His Public Life—Editorial Condemnation of Bigotry—He Speaks for the Indian and the Negro—"Songs of the Southern Seas"—Death of Captain Gifford—Poem on the Death of John Mitchell—Controversy with Dr. Brownson—His Poem for the O'Connell Centenary—O'Reilly Becomes Part Owner of the Pilot.
EARLY in February, 1873, the Orangemen of Boston, with the flexible loyalty which has ever distinguished the order, became suddenly and vociferously American, and announced their intention of celebrating Washington's birthday by a parade. Whether they paraded or not is a matter only of small-beer chronicles. O' Reilly, true to his principles of tolerance and conciliation, wrote:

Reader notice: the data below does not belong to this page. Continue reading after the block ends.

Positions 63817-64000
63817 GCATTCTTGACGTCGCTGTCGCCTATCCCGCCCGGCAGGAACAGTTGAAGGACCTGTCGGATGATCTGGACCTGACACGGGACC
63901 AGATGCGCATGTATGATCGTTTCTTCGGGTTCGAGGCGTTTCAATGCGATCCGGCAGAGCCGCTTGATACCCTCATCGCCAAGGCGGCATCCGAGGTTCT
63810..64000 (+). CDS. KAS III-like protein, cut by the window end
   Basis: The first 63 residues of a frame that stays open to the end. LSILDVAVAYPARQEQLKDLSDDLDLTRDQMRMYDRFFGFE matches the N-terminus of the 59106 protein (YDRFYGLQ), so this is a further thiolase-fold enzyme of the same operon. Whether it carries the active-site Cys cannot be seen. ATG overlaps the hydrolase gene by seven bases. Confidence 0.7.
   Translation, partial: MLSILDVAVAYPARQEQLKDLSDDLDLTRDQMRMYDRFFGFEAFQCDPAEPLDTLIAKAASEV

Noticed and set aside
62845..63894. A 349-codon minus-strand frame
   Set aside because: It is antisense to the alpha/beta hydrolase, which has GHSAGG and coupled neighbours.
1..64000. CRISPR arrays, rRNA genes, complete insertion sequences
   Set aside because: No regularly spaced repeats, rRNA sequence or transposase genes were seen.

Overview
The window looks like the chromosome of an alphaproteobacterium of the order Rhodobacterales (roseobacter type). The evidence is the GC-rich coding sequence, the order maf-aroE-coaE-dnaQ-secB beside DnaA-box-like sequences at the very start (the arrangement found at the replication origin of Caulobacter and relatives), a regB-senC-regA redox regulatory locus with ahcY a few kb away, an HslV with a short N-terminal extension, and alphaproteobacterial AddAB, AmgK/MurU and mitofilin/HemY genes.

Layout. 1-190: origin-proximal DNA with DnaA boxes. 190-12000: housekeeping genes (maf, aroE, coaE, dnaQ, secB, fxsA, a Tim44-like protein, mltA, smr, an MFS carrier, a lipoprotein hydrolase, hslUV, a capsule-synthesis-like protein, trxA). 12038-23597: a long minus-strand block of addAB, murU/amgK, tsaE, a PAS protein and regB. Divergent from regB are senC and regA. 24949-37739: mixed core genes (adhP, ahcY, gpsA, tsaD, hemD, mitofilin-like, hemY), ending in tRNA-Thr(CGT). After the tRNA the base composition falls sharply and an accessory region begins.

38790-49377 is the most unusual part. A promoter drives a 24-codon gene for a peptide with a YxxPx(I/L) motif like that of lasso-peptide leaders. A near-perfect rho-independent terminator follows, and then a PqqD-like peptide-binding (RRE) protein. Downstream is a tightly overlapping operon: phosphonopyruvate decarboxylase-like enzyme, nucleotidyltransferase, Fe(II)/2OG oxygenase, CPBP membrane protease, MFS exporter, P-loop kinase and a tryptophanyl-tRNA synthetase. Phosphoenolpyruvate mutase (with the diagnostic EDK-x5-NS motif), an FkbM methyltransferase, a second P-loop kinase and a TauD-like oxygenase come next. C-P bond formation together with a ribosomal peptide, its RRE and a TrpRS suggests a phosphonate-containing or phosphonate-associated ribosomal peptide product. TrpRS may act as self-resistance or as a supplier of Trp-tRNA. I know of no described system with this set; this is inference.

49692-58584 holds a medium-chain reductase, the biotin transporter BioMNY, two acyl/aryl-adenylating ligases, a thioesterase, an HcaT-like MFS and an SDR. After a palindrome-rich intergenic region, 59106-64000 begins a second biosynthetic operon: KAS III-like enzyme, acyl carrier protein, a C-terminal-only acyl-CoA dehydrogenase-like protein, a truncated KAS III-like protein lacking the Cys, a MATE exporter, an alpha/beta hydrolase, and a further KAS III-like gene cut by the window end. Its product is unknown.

He was just as prompt to condemn the introduction of foreign issues into American politics by Catholics as by Protestants.
Announcements had been made in various papers that a convention of a proposed "Irish" party would be held at Cleveland, O., in July of the same year. Quoting these announcements O'Reilly commented: